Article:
Reddit user sparks Samsung Galaxy 'space zoom' moon shots row

A Reddit user has claimed that the moon shots clicked by a Samsung Galaxy smartphone are not what is claimed.

| Updated on: Mar 12 2023, 10:58 IST
A Reddit user 'proves' Samsung 'space zoom' moon shots are not genuine. (ibreakphotos (Reddit))
A Reddit user 'proves' Samsung 'space zoom' moon shots are not genuine. (ibreakphotos (Reddit))

The Ultra smartphones starting with the S20 Ultra under the Samsung Galaxy S series are known for their beautiful pictures especially the zoom ones. The Galaxy S23 Ultra is the latest addition to it. One of the most common shots taken using the zoom lens of Samsung's smartphone is of the moon. However, a Reddit user named ibreakphotos has claimed that the Samsung Galaxy 'space zoom' moon shots are not genuine. "I've always had doubts about their authenticity, as they appear almost too perfect. While these images are not necessarily outright fabrications, neither are they entirely genuine," the Reddit user said.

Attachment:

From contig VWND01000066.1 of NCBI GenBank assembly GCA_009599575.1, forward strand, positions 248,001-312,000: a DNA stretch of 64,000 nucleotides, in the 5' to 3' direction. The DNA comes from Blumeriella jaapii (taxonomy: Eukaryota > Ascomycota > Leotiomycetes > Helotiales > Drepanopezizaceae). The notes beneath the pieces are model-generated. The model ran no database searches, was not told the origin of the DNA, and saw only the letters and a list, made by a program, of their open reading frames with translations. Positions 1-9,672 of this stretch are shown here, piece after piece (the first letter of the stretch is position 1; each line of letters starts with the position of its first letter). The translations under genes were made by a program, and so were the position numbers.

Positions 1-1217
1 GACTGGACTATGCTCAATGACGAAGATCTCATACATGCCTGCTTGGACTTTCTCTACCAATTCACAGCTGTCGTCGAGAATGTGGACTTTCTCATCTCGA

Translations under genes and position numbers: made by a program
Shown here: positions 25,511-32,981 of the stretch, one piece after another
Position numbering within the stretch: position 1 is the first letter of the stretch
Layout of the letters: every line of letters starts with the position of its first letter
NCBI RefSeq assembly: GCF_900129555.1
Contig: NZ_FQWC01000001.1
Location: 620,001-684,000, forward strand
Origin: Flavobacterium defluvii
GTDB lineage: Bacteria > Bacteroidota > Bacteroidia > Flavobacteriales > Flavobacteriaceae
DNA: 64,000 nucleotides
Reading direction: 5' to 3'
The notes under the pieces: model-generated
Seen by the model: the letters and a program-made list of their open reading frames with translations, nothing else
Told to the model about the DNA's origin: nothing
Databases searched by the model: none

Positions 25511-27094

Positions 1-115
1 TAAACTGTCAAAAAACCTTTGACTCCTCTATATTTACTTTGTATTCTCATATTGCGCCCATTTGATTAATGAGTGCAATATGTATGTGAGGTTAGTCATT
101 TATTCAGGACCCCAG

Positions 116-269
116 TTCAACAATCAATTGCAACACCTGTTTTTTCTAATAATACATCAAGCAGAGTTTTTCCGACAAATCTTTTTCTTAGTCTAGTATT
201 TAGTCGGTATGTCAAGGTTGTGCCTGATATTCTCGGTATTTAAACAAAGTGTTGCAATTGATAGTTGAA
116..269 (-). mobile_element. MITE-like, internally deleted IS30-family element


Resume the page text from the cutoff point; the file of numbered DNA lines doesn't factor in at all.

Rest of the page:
In order to find out if the moon shots are real or not, ibreakphotos downloaded a high resolution image of the moon from the internet and downsized it to 170x170. A gaussian blur was also applied to the downloaded picture, making sure that all the details are gone. After this, the user full screened the image on his monitor and moved it to the other end of the room and turned off all the lights. Post this, the user clicked the image of the moon using Samsung's Zoom camera.

The Reddit user then claimed, "Samsung is leveraging an AI model to put craters and other details on places which were just a blurry mess. And I have to stress this: there's a difference between additional processing a la super-resolution, when multiple frames are combined to recover detail which would otherwise be lost, and this, where you have a specific AI model trained on a set of moon images, in order to recognize the moon and slap on the moon texture on it (when there is no detail to recover in the first place, as in this experiment)."

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"This is not the same kind of processing that is done when you're zooming into something else, when those multiple exposures and different data from each frame account to something. This is specific to the moon," the post added.

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First Published Date: 12 Mar, 10:56 IST